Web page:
We all procrastinate—on heavy work, annoying chores, big projects. But, most times, we don’t like to admit that we’re procrastinating. It hurts our ego to admit we’re really being lazy or getting distracted. So, we tell ourselves lies or excuses to feel better about it, or justify that we “deserve” or “need” to.

Think you’re guilty of this? Here are some of the most common lies people tell themselves when avoiding tasks:

1. “This New Project Is More Important”

When a project gets tough, it’s much easier and more fun to start a new or different one. This is commonly known as “shiny object syndrome,” and it’s an ugly cycle that leads to never finishing your assignments.

2. “This [Inconsequential Detail] Needs Adjustment”

Three seconds ago, I moved my laptop about one centimeter to make sure it was centered on my desk. Before that, I moved a sculpture on the shelf. If there had been a cup of coffee next to me, I probably would have drunk it. When we face “the resistance,” or a hard endeavor, our attention diverts to silly details around us.

3. “[Inconsequential Critic] Won’t Like It”

We worry that someone won’t like what we create. Yet, we forget that it doesn’t really matter. Upsetting people isn’t illegal, and we should be so lucky that anyone notices our work at all.

4. “I’m Not Good at This”

We believe that we can’t improve—but, in order to get better, we have to do something poorly a few times. Instead of having a growth mindset, a lot of times we have a fixed mindset that it just can’t be done.

5. “Some Other Force Will Prevent My Success”

We look for a scapegoat on which to blame our future failure, then use that as an excuse for not trying. But, the truth is that “the obstacle is the way” and only by overcoming something can we achieve it.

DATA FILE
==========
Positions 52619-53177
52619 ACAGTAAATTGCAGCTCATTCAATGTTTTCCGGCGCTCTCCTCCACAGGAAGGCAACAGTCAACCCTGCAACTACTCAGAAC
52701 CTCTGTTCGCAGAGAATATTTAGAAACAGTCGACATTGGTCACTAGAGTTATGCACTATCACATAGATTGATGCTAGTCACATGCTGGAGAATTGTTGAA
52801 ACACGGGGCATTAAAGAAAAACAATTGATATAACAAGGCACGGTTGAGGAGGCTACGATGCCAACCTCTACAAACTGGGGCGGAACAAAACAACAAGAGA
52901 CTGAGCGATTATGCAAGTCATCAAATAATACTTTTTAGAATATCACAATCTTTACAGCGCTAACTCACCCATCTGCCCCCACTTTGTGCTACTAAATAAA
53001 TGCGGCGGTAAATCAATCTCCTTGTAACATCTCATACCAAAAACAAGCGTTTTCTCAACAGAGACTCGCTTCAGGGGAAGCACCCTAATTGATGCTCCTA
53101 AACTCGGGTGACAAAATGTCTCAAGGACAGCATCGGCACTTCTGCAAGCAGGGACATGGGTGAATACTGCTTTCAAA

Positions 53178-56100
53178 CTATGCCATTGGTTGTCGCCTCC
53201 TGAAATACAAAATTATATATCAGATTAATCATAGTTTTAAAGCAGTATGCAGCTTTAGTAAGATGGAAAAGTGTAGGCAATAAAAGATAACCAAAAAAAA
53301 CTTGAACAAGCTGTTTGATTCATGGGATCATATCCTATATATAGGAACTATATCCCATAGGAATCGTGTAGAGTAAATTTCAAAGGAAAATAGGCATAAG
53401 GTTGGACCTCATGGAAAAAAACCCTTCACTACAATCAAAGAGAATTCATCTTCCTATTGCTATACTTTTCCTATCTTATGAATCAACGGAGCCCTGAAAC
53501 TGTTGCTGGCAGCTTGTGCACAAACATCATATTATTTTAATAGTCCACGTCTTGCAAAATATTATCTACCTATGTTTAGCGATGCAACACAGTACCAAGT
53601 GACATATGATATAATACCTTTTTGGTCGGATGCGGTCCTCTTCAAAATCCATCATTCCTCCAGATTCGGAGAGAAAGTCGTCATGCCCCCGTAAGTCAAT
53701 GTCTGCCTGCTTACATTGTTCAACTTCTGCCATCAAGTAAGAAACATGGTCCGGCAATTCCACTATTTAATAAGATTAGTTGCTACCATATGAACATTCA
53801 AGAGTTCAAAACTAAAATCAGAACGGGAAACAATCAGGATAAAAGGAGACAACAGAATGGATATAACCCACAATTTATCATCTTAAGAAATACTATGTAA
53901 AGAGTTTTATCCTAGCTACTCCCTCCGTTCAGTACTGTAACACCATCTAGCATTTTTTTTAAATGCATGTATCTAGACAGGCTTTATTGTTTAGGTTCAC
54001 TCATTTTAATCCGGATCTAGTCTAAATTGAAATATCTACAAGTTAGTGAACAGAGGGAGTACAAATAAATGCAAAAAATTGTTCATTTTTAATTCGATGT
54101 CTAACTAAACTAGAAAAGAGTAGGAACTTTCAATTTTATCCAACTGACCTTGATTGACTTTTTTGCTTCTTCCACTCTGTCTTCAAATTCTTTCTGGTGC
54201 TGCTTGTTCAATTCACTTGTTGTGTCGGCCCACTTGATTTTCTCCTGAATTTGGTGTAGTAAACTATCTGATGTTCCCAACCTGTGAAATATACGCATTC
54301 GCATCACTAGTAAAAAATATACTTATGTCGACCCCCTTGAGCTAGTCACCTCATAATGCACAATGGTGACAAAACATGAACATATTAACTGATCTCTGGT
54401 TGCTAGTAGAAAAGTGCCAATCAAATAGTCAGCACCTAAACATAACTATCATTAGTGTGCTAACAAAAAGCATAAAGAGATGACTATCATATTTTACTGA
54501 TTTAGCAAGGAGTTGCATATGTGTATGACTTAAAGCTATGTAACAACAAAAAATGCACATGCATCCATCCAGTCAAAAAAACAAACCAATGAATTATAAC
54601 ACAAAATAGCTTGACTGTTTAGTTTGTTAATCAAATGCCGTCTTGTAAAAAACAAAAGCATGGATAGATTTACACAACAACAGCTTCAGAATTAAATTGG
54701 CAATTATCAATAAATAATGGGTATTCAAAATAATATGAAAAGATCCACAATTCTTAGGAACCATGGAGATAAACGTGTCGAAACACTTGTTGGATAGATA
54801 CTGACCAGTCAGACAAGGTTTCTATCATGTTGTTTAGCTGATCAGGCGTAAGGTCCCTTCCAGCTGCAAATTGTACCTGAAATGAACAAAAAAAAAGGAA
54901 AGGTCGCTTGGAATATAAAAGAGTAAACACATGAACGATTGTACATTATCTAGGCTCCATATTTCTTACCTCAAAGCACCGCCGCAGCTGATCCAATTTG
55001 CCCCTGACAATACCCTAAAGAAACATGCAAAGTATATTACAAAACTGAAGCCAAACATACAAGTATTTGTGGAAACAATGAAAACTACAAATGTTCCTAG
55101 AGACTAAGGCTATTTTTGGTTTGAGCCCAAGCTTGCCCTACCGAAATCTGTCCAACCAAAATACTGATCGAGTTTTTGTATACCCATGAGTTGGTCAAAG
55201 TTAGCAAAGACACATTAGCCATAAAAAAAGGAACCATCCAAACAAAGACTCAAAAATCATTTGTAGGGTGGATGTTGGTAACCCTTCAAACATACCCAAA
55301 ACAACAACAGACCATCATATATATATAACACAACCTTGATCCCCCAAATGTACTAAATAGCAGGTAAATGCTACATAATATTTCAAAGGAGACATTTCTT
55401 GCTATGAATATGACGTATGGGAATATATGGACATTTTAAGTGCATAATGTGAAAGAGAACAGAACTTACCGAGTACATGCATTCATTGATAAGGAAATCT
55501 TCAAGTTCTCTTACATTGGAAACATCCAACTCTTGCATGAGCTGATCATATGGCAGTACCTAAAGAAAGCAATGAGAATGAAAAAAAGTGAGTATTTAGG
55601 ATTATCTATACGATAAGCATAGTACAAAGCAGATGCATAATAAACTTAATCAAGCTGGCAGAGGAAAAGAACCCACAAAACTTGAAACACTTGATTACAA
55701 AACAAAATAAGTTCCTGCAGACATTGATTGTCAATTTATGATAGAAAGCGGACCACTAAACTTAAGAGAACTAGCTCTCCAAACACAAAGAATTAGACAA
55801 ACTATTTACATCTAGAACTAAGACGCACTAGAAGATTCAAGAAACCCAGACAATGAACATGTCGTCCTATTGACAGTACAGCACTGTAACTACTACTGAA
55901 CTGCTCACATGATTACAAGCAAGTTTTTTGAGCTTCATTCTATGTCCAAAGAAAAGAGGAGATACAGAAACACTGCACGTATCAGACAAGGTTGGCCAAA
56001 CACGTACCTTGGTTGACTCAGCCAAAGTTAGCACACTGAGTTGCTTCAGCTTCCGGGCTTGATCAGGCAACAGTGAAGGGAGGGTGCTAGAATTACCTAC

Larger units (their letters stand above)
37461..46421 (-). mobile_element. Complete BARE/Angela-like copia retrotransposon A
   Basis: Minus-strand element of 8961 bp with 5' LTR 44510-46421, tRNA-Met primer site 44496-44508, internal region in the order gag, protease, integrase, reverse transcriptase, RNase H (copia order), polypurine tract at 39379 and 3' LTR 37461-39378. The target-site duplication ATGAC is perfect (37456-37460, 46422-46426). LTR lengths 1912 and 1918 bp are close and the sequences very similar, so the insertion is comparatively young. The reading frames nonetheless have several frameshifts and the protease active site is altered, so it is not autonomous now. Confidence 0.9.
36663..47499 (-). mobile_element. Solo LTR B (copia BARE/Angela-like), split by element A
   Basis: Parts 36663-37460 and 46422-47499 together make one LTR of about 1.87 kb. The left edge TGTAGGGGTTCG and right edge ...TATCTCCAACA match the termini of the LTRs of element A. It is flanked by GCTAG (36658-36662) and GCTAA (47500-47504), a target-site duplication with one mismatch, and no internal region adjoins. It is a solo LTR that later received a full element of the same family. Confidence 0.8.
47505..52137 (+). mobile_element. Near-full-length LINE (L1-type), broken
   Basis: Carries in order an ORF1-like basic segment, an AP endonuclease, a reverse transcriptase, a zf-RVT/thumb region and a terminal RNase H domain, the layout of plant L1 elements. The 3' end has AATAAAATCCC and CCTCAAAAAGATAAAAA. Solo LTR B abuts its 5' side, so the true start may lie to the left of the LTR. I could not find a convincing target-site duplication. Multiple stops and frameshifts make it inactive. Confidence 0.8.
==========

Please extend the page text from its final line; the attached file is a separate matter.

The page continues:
6. “I’m Doing Research When I [Watch Netflix]”

Sometimes, value comes serendipitously from unexpected places. For example, in the Lord of the Rings trilogy we spent the whole day watching, we suddenly find a story to use in our speech. We use these uncommon coincidences to convince ourselves we don’t need to be actively working, or that there’s a benefit in checking Facebook or Twitter constantly (usually, there isn’t).

7. “This Other Thing Will Take ‘Just a Minute’”

We’ll straighten up that sculpture on the shelf, check our email, or do some other “quick” task that will take “just a minute.” In reality, we awaken three hours later from a social media-induced coma with 26,548 tabs open.

The bigger the field on which we give our minds to roam, the more wildly our minds will go off course. To tell yourself fewer lies—and get more done—put up a long, narrow, fenced-in area by building a habit, doing the right work at the right time, and designating unstructured time.

This article was originally published on Medium. It has been republished here with permission.

Photo of woman distracted courtesy of Paul Bradbury/Getty Images.